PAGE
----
Honda CB125F

 

3. KTM 640 Adventure

Once again it’s a big tank rather than anything remarkable, economy-wise, that puts the KTM so high on this list. There aren’t many other 625cc single-cylinder bikes out there that can lay claim to a 28-litre tank. Most riders will easily manage 50mpg with that engine, and that equates to a range of 307 miles. At 60mpg – which should be within easy reach – that goes up to nearly 370 miles between fill-ups.

 

2. BMW R1200GS Adventure

One of the big differences between the normal and ‘Adventure’ versions of the R1200GS is the tank size. The now-replaced air-cooled GS Adventure sported a 33-litre tank, and that, allied to an easy 47mpg average, means you’ll get over 340 miles between the pumps. Push your economy up to 55mpg with some careful cruising and 400 miles is within reach. Even on a GS Adventure, you’ll probably be ready to stop by then anyway.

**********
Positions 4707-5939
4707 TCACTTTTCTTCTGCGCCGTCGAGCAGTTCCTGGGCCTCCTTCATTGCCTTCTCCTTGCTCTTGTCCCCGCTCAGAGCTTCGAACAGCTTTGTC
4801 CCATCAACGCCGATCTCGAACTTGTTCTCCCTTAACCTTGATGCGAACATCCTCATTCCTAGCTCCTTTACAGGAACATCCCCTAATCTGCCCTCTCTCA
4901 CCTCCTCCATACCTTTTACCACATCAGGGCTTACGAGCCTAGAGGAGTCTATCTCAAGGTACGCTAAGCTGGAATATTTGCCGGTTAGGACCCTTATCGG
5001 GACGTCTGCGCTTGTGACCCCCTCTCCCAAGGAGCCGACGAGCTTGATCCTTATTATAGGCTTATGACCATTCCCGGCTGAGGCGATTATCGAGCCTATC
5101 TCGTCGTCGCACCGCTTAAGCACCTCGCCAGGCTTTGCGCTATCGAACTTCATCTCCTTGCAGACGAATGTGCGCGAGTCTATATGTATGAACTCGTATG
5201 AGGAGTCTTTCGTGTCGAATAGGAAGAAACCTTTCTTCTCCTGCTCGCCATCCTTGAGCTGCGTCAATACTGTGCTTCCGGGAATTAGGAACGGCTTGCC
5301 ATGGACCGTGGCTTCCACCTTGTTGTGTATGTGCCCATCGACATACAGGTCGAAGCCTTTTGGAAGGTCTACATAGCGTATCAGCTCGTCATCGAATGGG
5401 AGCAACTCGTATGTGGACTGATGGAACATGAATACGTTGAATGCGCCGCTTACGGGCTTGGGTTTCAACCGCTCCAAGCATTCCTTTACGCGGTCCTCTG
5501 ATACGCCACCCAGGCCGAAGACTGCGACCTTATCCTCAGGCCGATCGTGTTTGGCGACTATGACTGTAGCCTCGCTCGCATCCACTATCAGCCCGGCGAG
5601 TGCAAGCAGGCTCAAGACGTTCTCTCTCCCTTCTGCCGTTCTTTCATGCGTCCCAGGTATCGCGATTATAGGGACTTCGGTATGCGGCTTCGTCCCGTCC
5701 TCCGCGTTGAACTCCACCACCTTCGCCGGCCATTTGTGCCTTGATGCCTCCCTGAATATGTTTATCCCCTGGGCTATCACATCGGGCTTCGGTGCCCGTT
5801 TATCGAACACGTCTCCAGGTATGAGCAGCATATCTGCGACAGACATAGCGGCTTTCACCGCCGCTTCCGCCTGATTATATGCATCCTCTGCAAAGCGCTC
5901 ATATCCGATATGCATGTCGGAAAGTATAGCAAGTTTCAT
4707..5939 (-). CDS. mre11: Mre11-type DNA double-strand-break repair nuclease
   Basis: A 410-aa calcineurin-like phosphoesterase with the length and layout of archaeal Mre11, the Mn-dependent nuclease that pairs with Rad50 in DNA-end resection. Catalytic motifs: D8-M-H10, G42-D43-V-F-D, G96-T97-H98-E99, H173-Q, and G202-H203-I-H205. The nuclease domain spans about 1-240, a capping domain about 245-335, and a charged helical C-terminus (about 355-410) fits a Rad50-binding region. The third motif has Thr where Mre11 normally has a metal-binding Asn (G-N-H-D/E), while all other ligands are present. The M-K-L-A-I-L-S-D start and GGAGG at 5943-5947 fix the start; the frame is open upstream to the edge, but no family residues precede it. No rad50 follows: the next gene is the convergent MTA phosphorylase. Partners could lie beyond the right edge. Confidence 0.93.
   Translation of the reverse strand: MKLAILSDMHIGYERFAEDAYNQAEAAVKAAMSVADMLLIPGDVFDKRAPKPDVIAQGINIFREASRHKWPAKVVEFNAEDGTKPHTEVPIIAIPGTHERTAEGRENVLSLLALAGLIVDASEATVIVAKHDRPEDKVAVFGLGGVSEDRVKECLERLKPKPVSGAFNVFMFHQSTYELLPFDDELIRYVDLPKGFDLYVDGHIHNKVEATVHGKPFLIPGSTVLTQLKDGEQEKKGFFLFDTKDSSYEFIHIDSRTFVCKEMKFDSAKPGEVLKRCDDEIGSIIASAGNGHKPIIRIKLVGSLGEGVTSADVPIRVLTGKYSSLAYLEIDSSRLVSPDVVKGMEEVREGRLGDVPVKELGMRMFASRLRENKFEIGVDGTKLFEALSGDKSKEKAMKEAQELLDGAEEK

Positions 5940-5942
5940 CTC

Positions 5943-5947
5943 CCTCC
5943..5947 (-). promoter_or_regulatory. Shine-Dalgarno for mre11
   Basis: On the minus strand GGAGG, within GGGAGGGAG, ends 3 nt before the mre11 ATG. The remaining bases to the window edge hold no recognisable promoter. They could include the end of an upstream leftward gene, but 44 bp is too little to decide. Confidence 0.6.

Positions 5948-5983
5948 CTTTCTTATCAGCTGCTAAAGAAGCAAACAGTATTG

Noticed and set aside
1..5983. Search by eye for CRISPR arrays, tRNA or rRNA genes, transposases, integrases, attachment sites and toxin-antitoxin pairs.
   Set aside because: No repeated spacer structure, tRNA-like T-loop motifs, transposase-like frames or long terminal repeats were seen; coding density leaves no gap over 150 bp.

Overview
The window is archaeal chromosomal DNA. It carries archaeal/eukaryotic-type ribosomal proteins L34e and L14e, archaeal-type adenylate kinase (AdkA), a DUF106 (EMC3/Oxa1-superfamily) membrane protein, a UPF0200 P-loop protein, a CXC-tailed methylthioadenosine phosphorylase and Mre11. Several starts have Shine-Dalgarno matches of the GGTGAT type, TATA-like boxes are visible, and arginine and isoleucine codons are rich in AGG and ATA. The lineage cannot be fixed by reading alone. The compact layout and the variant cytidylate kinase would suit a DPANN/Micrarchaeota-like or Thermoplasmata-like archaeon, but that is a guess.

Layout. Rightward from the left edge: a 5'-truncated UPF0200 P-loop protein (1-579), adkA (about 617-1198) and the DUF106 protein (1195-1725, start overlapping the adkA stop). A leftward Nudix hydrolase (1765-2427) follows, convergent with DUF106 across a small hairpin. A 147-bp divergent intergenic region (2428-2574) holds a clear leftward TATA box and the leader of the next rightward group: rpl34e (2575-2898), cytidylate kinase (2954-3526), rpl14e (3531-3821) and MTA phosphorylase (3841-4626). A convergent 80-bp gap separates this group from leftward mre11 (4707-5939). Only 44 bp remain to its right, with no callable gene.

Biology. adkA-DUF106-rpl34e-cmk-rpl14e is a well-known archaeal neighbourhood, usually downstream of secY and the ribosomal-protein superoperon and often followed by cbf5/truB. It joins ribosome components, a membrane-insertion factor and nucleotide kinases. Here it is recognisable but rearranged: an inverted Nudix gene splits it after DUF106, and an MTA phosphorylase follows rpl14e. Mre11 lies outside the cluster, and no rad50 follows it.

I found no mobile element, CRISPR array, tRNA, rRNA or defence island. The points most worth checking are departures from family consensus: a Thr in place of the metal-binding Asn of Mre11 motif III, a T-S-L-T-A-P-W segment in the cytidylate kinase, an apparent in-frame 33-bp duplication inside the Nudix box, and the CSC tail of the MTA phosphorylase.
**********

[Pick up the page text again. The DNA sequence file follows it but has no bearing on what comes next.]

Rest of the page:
1. BMW R80 G/S Paris Dakar

The oldest bike on our list, but still the long-range king thanks to a tank with a whopping 38-litre capacity. In monetary terms, that’s a £50 fill-up at today’s prices. At an achievable 50mpg, it equates to 417 miles, and with care you might do better still. If you can beat that with another stock production bike, do let us know in the comments below.

 

Comments

My 1988 Peraves ecomobile has a range in the order of 450+ miles - the reserve light comes on at 14 litres! The economy is good with 70mpg at 70mph possible. It will also achieve a top speed approaching 140mph.

Follow Visordown

Latest News

Win / Promotions

Latest Features

Latest Bike Reviews

Crash Media Group
Visordown is part of the CMG Full Throttle Network© : welcoming over 3 million consumers each month